When I was diagnosed with breast cancer a little over four years ago, I was very open with everyone. I shared my situation openly because I wanted people to know my symptoms so they could educate themselves. As I often say, early detection and treatment is key. But I also have another disease that I've kept quiet for a number of years. I haven't shared it because I worried what others would think of me. I didn't want it to impact my job or the way people treated me—so I quietly dealt with it with the help of family and a few close friends. But I think this year—possibly more than others in the past—it might be useful to share my story just in the off chance it helps someone else.
About five years ago, I was diagnosed with depression. Like full-blown, I-was-in-a-really-bad-place, depression. I had always suspected I had SAD (seasonal affective disorder) but did what I could on my own to address it (happy lights and such). But about five years ago, I hit a perfect storm of events that led to a much bigger issue than I had ever experienced before.
I knew something wasn't right for months leading up to it. I was feeling paranoid, sad, couldn't sleep, constantly worrying, etc. But I told myself I could handle it—I always had in the past. After months of feeling like this, I finally mustered up the courage to make an appointment with my doctor to discuss it. But being the person I am, I put a smile on my face and downplayed my symptoms. I couldn't admit that there was something wrong—after all, I thrive on always being in control. I couldn't admit that I was "failing" at this. So, I left his office promising to exercise and maybe take some vitamin D (all good things, but not nearly enough for the place I was in).
Although there are a lot more details that I am leaving out, over the course of the next few days, I ended up in a position where I had to admit I couldn't handle it. My body broke down and yielded the white flag of surrender that I couldn't raise myself. I remember crying in that same doctor’s office only a few days after my first appointment asking what was wrong with me and why I couldn't handle it like everyone else. His response: "What makes you think everyone else is handling it?" He then went on to mention all the people (including doctors, lawyers, moms, dads, etc.) that he treats for addiction, depression, anxiety, health issues caused by stress and anxiety, and other such ailments—things we often don't talk about so we have this ill-conceived notion that everyone else is doing a better job at "handling it" than we are.
That really resonated with me, and in the past few years I've realized I'm not alone. And I’ve watched as many more people have come forward in all professions letting others know that they suffer from depression and other related diseases. But yet, I still kept quiet, worried about the consequences of sharing it—worried that people would think less of me as a result or would question my ability to do my job.
What I've learned, though, is that depression is a disease—like any other chronic disease. You can treat it with good health habits, meditation (i.e., exercise for your brain), counseling, and even medication. And with a good combo of all of those things, life improves. Unfortunately, it's not a "just put on a smile and a happy disposition will make it all better" kind of thing. Depression doesn't just go away—it's a constant battle—but with help, those terrible feelings disappear to the background.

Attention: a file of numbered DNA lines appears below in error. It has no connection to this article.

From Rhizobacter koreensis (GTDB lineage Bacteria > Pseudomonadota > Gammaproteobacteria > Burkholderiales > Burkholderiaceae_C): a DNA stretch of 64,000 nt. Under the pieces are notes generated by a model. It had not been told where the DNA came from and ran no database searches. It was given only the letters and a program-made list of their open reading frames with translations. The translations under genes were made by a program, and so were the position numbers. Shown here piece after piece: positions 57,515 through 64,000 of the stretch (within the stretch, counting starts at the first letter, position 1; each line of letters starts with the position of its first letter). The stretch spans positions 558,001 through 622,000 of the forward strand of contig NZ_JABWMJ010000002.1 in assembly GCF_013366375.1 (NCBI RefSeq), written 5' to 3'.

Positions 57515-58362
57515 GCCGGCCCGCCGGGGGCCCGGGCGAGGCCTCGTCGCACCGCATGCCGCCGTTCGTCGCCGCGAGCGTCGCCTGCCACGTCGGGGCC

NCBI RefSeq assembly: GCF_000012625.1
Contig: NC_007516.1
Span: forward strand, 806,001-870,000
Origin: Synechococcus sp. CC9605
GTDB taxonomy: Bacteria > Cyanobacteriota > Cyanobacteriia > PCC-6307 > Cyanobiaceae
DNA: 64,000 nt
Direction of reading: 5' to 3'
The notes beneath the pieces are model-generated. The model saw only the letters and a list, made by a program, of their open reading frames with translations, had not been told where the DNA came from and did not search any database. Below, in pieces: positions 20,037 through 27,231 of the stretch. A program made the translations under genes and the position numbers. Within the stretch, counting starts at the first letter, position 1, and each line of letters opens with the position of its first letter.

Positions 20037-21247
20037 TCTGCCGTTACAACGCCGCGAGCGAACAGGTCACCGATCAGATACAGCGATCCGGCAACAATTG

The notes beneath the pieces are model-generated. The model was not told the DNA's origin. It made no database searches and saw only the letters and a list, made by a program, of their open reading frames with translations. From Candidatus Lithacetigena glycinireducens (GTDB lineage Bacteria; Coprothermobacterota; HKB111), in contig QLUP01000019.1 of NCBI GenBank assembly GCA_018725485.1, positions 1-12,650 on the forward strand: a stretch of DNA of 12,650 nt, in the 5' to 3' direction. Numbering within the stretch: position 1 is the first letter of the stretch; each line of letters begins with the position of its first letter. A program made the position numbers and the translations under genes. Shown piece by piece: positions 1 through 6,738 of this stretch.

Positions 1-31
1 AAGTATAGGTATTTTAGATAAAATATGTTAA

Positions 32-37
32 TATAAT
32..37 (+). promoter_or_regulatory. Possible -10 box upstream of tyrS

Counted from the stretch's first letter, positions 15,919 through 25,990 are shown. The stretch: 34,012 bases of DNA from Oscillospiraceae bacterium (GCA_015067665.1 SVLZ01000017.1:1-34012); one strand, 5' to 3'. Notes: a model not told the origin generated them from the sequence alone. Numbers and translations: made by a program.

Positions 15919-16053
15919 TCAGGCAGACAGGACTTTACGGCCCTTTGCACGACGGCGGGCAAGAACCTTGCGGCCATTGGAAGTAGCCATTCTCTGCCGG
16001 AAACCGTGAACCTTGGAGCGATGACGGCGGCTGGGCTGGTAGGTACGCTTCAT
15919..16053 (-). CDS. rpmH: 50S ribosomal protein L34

But because of societal expectations, people do put on that smile for others. They worry about seeking help and the stigma associated with it. (Like I said—I was open with breast cancer, but not about this—although I guarantee I handled breast cancer 100 percent better than I would have if I hadn't gotten treatment for depression before it.)
So why am I sharing this now after all of these years of silence? We're heading into a time of year when people struggle in normal years (winter and the darkness that comes with the time change). But this year will likely be worse for those who already suffer from seasonal depression as many people have additional obstacles they are facing—financial instability, illness, the isolation that will come as a result of COVID-19, canceled family and holiday events, etc. And there will be many others who have never had an issue in the past but may experience symptoms for the first time this year—and like me, may not immediately recognize the signs that something is off.
So, what can you do? Check on your family, friends, and neighbors. Watch your kids. Watch for signs in them and in yourself. Don't ignore anything that seems off. And by all means, do not be afraid to seek help. You are not weak for doing so—you are actually quite strong. You likely wouldn't hesitate to see your doctor for high blood pressure—depression and other mental health issues are no different. They are a disease so don't treat them differently.
Today, I still do weekly counseling, take medication, and meditate regularly. Many times, I don't feel I need some of those things, but I stick with them as a preventative tool. I don't ever want to end up back where I was so many years ago but it's a constant battle and I do what I can to stay on the winning side. I want you to know that all levels of help are out there. Don't be afraid to seek it out. And I'm happy to share more of my story with you—or put you in the right direction if you need it. But what I can confidently tell you is that by seeking and receiving treatment, I not only feel better, but I’m better equipped to handle all aspects of life.
It's going to be a long winter and we’re all going to face a lot of obstacles. So please, look out for yourself and others.
Emily Kirk is an associate with McCune Wright Arevalo, LLP in Edwardsville, Illinois.
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